Fonterra's top brass cooked up a $430 million parachute so that the dairy co-operative could offer farmers a cushion for yesterday's brutal cut to the forecast milk payment.
Fonterra chief executive Theo Spierings and chief financial officer Lukas Paravicini began work on the deal five to six days ago along with a couple of the co-operative's farmer directors.
The upshot was that the Fonterra board was able to yesterday tick off a plan to leverage savings from the company's transformation project and pump them out to farmers in the form of interest free loans.
The strategy pulled the company back from a knife edge where directors risked a massive backlash from farmers over the decision to slash the forecast milk price payout from $5.25 to $3.85 a kilogram of milk solids. With the company forecasting earnings of 40-50 cents a share the total forecast payment to farmers for the 2015/16 season is now forecast to be $4.25-$4.35.
While Fonterra has provided an earnings shield for its farmers much - if not all - of the available loans it will offer for up to 50 cents per shared-up kilograms of milk solids will likely pass straight to banks to meet debt-servicing costs.
Capping the loans at 50 cents will prevent a farmer raid on the company's balance sheet. The interest free period is for two years only. Farmers will only have to pay back the loans when and if the farm gate price gets above $6 kg/milk solids. But billions of dollars will still be sucked out of rural economies leading to weakening consumer demand.
Spierings reckons the overall package which was announced at what had been dubbed a Black Friday press conference proves that "this is a bloody strong co-operative. Farmers should be proud of this". At a later call with investors and analysts, the chief executive made the point that the co-operative had to standby its farmers. They were the lifeblood of the company and needed to be supported to get through a difficult period. "Unit-holders are not interested in massive casualties to the farming base." The co-operative board has also placed a large bet that the global dairy prices will bounce back above their long-term average by tying the repayment of the planned interest free loans to the resumption of milk price payments above the $6 kg mark.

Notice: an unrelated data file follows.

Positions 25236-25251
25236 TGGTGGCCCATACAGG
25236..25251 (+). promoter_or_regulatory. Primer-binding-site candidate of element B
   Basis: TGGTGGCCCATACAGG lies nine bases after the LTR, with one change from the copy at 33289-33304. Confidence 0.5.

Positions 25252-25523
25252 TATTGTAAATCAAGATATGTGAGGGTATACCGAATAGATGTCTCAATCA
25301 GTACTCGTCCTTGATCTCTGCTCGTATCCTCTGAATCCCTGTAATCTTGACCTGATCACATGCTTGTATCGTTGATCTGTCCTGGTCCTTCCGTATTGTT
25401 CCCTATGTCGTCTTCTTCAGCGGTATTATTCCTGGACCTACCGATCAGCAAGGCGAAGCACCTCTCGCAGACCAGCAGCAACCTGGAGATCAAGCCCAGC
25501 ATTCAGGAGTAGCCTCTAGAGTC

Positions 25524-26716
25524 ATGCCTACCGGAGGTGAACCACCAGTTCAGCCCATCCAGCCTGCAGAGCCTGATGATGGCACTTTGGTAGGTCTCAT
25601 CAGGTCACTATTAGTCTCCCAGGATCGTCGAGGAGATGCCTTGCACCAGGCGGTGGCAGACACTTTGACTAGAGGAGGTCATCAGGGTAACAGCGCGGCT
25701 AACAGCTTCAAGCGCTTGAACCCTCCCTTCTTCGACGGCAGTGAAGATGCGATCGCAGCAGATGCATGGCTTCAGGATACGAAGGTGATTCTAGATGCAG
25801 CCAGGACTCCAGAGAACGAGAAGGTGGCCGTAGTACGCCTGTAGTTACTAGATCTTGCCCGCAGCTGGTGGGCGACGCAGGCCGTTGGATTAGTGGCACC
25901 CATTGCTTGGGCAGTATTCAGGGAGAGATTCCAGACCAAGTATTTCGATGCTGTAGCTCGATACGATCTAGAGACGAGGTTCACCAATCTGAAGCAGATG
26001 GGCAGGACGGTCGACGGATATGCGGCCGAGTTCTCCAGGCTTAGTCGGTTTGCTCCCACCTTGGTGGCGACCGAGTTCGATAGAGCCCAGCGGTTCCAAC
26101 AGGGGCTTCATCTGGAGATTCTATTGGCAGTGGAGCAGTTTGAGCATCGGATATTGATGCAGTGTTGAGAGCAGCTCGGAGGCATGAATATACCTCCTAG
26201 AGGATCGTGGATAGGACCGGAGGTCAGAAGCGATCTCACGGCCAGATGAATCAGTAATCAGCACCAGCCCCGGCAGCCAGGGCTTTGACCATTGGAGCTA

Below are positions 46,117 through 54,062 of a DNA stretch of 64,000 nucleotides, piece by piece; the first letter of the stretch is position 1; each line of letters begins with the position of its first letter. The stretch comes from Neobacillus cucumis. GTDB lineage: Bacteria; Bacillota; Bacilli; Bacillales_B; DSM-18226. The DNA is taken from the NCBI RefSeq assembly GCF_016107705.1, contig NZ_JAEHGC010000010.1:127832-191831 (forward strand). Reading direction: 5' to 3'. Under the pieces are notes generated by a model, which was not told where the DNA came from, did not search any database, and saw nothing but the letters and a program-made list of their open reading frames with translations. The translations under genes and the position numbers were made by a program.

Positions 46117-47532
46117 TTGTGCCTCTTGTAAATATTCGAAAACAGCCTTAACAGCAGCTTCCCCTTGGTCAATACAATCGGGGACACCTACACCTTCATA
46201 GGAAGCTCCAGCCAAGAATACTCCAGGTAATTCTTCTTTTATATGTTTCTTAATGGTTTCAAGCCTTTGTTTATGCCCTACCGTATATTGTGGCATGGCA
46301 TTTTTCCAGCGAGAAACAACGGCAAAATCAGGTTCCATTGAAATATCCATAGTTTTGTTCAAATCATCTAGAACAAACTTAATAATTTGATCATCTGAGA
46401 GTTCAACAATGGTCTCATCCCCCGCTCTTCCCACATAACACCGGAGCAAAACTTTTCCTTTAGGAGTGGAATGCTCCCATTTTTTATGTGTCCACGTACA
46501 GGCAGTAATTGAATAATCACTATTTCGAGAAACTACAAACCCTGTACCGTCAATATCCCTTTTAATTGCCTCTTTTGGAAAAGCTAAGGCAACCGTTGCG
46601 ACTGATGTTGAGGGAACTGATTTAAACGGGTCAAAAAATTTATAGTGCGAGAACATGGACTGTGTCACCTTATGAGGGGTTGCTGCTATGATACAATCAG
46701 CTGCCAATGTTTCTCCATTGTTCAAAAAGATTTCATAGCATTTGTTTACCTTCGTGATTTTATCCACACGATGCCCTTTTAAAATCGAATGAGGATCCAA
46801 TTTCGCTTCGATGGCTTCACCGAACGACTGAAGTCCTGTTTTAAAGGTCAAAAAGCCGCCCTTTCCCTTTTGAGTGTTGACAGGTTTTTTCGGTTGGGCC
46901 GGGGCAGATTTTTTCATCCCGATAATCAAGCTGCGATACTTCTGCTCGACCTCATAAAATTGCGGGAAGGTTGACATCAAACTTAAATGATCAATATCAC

After a lengthy slump in which prices have been chased down repeatedly on the GlobalDairyTrade auction platform the company's implied forecasts looks heroic.
But Spierings reckons the international intelligence the company has sought and soundings out of China indicate that demand will pick up again.
It's also clear that Fonterra plans to take a more proactive and aggressive approach to the GDT auction platform which has lately been subject to rumours that some traders have colluded to drive prices down.
There is a catch. Despite the confidence displayed by Fonterra's top brass in their telephone news conference yesterday there is no hard evidence to indicate the global dairy slump will bottom out and recover anytime soon.
Right around the world dairy farmers and companies are feeling the impact of the lengthy dairy commodities slump.
Farmers have rioted in Ireland and elsewhere and firms face liquidity issues even in dairy strongholds like the Netherlands.
Chairman John Wilson was adamant the global dairy market would improve - "the hard thing is to call at the moment exactly when and how quickly".
The farmer parachute has been carefully calibrated.
The company said that given the pressures facing its farmers, it had reviewed capital expenditure for the next two years. As a result it was now targeting a spend of $500-600 million less for the 2016 financial year compared to the 2015 financial year.
The $430 million (dependent on take-up rates) would be funded by one-off savings generated within the business such as improving working capital.
Their message was well sold. The Fonterra Shareholders Fund units strengthened from $4.66 at yesterday's opening to $4.90 after the company made its announcement.
But prudence will be the name of the game in NZ dairy for months to come.